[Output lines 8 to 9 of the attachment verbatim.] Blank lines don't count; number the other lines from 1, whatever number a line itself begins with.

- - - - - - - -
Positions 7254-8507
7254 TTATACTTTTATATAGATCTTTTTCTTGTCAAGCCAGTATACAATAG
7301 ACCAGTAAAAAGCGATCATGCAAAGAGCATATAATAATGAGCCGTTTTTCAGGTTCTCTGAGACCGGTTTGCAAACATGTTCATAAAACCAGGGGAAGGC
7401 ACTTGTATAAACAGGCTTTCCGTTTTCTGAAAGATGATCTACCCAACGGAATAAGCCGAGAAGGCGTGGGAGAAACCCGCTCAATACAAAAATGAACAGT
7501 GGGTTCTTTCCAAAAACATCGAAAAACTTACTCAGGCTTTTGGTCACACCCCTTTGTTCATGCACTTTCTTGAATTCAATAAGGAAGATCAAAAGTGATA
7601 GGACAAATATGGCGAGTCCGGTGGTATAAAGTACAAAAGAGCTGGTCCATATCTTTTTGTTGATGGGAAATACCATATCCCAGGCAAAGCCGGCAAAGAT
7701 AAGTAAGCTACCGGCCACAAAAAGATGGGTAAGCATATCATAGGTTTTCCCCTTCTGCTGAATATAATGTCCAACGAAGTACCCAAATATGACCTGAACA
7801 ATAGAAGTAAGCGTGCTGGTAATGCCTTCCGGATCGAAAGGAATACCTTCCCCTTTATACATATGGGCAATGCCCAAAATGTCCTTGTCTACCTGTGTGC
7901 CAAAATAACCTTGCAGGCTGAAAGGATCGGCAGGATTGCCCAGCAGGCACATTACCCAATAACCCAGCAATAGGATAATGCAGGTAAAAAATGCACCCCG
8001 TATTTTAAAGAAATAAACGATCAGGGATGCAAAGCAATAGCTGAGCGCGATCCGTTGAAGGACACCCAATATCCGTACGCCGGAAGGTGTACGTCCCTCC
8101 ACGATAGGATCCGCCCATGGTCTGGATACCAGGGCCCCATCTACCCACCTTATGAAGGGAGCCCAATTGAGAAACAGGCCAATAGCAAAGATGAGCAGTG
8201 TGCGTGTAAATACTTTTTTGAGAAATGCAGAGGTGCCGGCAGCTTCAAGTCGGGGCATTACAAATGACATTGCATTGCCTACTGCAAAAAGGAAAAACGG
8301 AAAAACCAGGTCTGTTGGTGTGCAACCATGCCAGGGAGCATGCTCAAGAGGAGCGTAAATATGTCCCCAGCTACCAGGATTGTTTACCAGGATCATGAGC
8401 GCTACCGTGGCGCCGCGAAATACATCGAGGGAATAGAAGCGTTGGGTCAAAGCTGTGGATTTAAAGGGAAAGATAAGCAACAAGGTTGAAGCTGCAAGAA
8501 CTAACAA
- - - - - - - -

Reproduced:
7801 ATAGAAGTAAGCGTGCTGGTAATGCCTTCCGGATCGAAAGGAATACCTTCCCCTTTATACATATGGGCAATGCCCAAAATGTCCTTGTCTACCTGTGTGC
7901 CAAAATAACCTTGCAGGCTGAAAGGATCGGCAGGATTGCCCAGCAGGCACATTACCCAATAACCCAGCAATAGGATAATGCAGGTAAAAAATGCACCCCG